Jason Pye, Director of Rule of Law Initiatives, Due Process Institute: “Due Process Institute strongly supports the bipartisan and bicameral Government Surveillance Reform Act. For too long, arrogance prevented the intelligence apparatus and its allies in Congress from coming to the table to negotiate reforms. Now that reauthorization of Section 702 has been made difficult by the politically diverse community of advocates and lawmakers demanding commonsense to protect Americans from warrantless surveillance, the intelligence community has become more willing to listen. Unfortunately, however, they have only put forward unacceptable half measures. The Government Surveillance Reform Act is the only path forward to protect Americans from warrantless surveillance.” 


John C. Yang, President and Executive Director of Asian Americans Advancing Justice – AAJC: "Asian Americans are disproportionately scrutinized as compared to other Americans in the name of ‘national security.’ When it comes to the federal government’s surveillance—whether pursuant to Section 702 of FISA or other surveillance authorities—Asian Americans are likely to be ‘incidentally’ spied on at a higher rate, simply because we have family, friends, and business associates who live abroad. This is highly concerning, given how the federal government is able to run backdoor searches through this data without a warrant. This critical bill would put in place protections and transparency mechanisms that help to regulate the collection of Americans’ sensitive communications, and reign in the likely greater impact that such existing authorities have on communities of color."


James Czerniawski, Senior policy Analyst, Americans for Prosperity: “The U.S. intelligence community has frequently misused its authorities under FISA, including Section 702, as well as other surveillance powers, eroding trust in institutions responsible for Americans' safety. Protecting our constitutional rights and national security are not mutually exclusive goals. The Government Surveillance Reform Act is a critical step toward restoring trust, protecting constitutional rights, and maintaining public safety. We commend Senators Wyden and Lee, along with Representatives Davidson and Lofgren for their leadership in advancing this important legislation.”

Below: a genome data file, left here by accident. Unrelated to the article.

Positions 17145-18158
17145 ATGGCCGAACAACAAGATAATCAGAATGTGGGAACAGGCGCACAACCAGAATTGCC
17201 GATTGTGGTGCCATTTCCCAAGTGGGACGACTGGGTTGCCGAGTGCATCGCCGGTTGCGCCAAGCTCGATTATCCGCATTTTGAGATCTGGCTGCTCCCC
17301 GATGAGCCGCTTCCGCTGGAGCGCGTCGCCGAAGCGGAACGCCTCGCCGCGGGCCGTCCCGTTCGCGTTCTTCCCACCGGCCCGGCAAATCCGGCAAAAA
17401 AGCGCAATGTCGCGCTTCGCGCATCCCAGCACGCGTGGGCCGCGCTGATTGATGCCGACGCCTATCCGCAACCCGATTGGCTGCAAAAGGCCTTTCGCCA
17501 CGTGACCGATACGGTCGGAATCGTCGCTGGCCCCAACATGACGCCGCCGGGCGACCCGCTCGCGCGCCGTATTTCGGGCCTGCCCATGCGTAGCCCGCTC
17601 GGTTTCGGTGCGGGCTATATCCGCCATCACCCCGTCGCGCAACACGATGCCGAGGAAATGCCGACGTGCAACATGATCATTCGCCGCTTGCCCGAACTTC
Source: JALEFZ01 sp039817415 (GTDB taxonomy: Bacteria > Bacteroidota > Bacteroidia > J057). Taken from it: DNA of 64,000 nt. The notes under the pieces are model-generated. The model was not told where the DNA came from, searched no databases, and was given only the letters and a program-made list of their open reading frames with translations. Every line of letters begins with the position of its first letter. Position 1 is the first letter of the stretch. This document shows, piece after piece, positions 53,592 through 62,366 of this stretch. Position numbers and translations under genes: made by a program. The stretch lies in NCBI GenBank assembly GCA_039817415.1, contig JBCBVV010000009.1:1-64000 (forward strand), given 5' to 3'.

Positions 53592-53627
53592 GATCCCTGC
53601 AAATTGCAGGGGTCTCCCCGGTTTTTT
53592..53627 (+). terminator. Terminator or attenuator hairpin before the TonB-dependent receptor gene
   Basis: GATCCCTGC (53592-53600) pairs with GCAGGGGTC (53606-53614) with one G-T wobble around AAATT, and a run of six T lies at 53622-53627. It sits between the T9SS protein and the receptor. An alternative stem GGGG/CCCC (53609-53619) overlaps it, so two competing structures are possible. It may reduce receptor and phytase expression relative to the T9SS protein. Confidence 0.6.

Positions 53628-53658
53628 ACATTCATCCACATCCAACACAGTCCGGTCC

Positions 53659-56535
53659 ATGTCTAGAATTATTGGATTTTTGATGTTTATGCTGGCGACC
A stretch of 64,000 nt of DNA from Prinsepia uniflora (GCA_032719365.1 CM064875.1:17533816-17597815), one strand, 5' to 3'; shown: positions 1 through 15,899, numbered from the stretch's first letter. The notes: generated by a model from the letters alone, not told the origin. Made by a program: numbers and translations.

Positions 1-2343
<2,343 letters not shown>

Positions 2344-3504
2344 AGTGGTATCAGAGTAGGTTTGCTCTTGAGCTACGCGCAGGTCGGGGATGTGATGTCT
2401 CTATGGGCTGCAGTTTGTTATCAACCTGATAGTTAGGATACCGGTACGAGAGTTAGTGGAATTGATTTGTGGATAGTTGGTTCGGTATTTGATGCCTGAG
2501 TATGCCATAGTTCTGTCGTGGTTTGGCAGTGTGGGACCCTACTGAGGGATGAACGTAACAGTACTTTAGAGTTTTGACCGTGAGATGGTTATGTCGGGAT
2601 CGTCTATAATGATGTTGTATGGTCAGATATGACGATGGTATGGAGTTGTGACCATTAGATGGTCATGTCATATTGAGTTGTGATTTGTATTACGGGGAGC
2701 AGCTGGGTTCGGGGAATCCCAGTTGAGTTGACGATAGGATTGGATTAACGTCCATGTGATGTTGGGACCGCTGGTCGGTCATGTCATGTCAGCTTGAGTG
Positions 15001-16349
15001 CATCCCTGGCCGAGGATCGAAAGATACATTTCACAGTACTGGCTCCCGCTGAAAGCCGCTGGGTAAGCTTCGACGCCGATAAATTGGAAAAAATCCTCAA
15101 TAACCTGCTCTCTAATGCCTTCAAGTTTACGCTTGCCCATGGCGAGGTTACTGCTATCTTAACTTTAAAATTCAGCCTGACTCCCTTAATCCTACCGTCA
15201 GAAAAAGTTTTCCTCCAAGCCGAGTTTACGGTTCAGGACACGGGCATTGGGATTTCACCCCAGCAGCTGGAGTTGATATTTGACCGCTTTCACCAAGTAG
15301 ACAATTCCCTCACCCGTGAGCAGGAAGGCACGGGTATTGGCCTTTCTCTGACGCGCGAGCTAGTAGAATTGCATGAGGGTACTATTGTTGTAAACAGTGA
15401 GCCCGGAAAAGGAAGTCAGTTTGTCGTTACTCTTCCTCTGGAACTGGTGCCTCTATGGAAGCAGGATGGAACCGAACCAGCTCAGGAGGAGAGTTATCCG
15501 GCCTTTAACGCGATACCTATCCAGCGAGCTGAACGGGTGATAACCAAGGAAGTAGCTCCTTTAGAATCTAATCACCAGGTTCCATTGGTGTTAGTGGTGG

A one-page summary of the bill is here


A section-by-section summary of the bill is here


Read the full bill here.


The bill’s bipartisan, bicameral co-sponsors praised the introduction:


“Freedom and privacy are bedrock Montana values, and no DC bureaucrat or government agency should be able to access Montanans’ personal information without a warrant,” said Sen. Jon Tester. “My bipartisan bill will slam shut dangerous loopholes to ensure that government can’t intrude on Montanans’ personal lives and help folks across the Treasure State rest easy knowing their Constitutional rights won’t be violated.” 


“Federal intelligence agencies have access to powerful surveillance tools that help protect our national security from foreign threats – but these tools too often violate Americans’ privacy rights,” said Sen. Elizabeth Warren. “This bill will rein in these abuses and reform FISA’s Section 702 to protect Americans from mass, warrantless surveillance.” 


“Americans have a constitutional right to be protected from unreasonable searches and seizures that is nonnegotiable,” said Sen. Steve Daines. “As the federal government is increasingly sticking it’s nose into Americans’ private conversations and records, we must put an end to illegitimate searches and protect this fundamental right.”